Multi-Billion Dollar Bank Settlement Won’t Stop Miami Foreclosure Fraud

A recent article about the problems with the bank industry concluded that despite ongoing settlement talks between banks and state governments, foreclosure fraud and securitization fraud will continue for those involved in Miami foreclosures.

Miami foreclosure defense lawyers have witnessed the major problems with securitization of mortgages and how the buying and selling of mortgage loans has caused many problems with banks’ abilities to prove who should be bringing a foreclosure action. This has created more frustration for distressed homeowners, who are stuck paying more for their home than it’s worth.
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The article suggests securitization fraud will continue to spread, even after a major settlement between banks and states goes through. The article also reports that New York Attorney General Eric Schneiderman, once a main opponent of the settlement, is now considering joining. Not coincidentally, Schneiderman was just appointed by President Barack Obama to a task force created to investigate banks and fraud. The Obama administration has been pushing for the settlement.

The article goes on to look at the major problems with securitization and how foreclosure fraud benefits those selling securities because it covers up the lies created by false documents that are used to take away people’s homes. For investors, who are being promised big benefits, lying only becomes a problem if harm is done. If the foreclosure goes through, the harm is minimized. If the homeowner stays in the house and doesn’t pay because there’s a mix-up in documentation, the investors lose big money.

The basics of securitization is that sellers find investors and promise a profit. They take the money, pool it and buy mortgage loans. A trust is set up to receive payments from banks via homeowners and distribute payouts to investors. The banks are the trustee and oversee the trust.

But if there are problems with paperwork, including whether the trust actually owns the loans, the deal becomes moot. That’s where the fraud comes in. In cases where the trust couldn’t prove who owned the loans — after they were transferred several times in MERS but not in local clerk’s offices — officials turned to creating false documents or fabricating paperwork to be able to foreclose.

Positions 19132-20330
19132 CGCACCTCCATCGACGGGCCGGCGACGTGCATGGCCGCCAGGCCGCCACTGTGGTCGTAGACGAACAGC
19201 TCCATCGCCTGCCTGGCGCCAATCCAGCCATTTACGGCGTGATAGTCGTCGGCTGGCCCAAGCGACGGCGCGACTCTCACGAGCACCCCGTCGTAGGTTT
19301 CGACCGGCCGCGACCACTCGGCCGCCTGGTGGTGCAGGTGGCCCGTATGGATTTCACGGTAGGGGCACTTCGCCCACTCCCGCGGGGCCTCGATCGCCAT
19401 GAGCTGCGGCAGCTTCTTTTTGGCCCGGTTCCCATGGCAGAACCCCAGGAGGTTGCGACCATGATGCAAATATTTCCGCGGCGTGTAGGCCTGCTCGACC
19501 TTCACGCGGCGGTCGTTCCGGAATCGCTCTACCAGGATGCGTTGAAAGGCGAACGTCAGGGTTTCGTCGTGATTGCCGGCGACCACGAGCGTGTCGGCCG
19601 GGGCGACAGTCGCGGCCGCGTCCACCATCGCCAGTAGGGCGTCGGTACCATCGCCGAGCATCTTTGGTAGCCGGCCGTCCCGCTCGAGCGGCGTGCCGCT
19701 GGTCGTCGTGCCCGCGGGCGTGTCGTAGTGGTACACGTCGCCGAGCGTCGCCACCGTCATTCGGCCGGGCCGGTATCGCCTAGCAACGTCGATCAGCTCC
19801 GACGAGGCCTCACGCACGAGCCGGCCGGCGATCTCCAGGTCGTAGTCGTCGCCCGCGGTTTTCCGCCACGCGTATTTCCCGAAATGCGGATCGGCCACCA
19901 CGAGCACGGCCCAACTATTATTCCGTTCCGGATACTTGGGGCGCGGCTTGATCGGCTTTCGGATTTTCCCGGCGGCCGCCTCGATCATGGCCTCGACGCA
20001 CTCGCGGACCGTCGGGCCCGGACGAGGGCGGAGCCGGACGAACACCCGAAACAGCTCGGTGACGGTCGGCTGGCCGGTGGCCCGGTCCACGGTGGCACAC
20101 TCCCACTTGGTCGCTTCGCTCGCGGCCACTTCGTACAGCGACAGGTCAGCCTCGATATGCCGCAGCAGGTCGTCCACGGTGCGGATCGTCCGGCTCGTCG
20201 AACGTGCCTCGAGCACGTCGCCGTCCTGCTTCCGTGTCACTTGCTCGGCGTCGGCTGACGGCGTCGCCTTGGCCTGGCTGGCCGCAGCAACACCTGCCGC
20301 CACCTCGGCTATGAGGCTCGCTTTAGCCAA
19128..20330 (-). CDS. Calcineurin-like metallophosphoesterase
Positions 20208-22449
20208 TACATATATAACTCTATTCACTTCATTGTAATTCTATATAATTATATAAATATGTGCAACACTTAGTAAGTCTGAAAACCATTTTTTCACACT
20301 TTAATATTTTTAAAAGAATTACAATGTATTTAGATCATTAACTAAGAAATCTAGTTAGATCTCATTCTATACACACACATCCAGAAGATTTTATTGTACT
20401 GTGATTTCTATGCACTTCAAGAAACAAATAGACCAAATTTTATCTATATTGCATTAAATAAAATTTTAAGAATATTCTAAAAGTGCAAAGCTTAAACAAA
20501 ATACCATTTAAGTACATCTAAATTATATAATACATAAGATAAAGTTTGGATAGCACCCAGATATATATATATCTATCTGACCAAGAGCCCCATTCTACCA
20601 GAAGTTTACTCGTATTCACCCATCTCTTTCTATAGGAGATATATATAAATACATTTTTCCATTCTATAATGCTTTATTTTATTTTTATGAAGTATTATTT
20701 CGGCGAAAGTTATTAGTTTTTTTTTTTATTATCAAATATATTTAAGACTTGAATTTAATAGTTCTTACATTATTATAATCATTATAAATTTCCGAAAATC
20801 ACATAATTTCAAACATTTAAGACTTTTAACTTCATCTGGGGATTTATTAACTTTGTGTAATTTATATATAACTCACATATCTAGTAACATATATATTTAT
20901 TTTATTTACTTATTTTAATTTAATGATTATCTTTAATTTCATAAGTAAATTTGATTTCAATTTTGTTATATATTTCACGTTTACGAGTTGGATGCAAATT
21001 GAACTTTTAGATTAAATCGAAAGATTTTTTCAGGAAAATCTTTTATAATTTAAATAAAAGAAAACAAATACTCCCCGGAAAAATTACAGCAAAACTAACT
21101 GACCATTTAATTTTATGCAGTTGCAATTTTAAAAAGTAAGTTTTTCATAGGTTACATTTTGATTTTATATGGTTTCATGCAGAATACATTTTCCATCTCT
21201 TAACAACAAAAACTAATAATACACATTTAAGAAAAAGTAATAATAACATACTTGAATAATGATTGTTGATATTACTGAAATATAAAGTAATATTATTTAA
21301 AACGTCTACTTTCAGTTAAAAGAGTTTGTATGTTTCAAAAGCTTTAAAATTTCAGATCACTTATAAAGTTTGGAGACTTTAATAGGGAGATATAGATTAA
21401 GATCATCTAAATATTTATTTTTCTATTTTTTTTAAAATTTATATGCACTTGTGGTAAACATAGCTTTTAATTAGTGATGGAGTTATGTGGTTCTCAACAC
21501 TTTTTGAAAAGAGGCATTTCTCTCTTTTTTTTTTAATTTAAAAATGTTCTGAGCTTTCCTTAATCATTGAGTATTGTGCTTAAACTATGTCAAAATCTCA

The issue comes back to Schneiderman, mainly, because many of the trusts are in New York, which would give him jurisdiction. Many are also in Delaware, where Attorney General Beau Biden is opposing the settlement.

The problem with the settlement is that it is far too premature. Many states have done little investigating and don’t know just how deep the problems are. Rather than holding banks accountable and looking into just how many problems they created with their lies — both for homeowners and investors — they are willing to drop it, give them immunity from lawsuits and take their money.

If the settlement is signed, there’s nothing that stops banks from continuing these injustices. Rather than fully discovering all the problems, these banks are going to be allowed to get away with it in the future. And the settlement will protect them from lawsuits. Perhaps a sharply divided Congress — that can’t seem to agree on anything — would be able to help.

If you’re battling foreclosure in Miami or the surrounding areas, contact Jacobs Keeley for a confidential appointment to discuss your rights. Call (305) 358-7991.

More Blog Entries:

Force-Placed Insurance May Not Just Affect Banks Involved in Miami Foreclosures: February 3, 2012
Additional Resources:

Securitization Fail, What It Means If the Servicer Settlement Cures It & Why NY Can’t Sign, by Abigail Caplovitz Field, Reality Check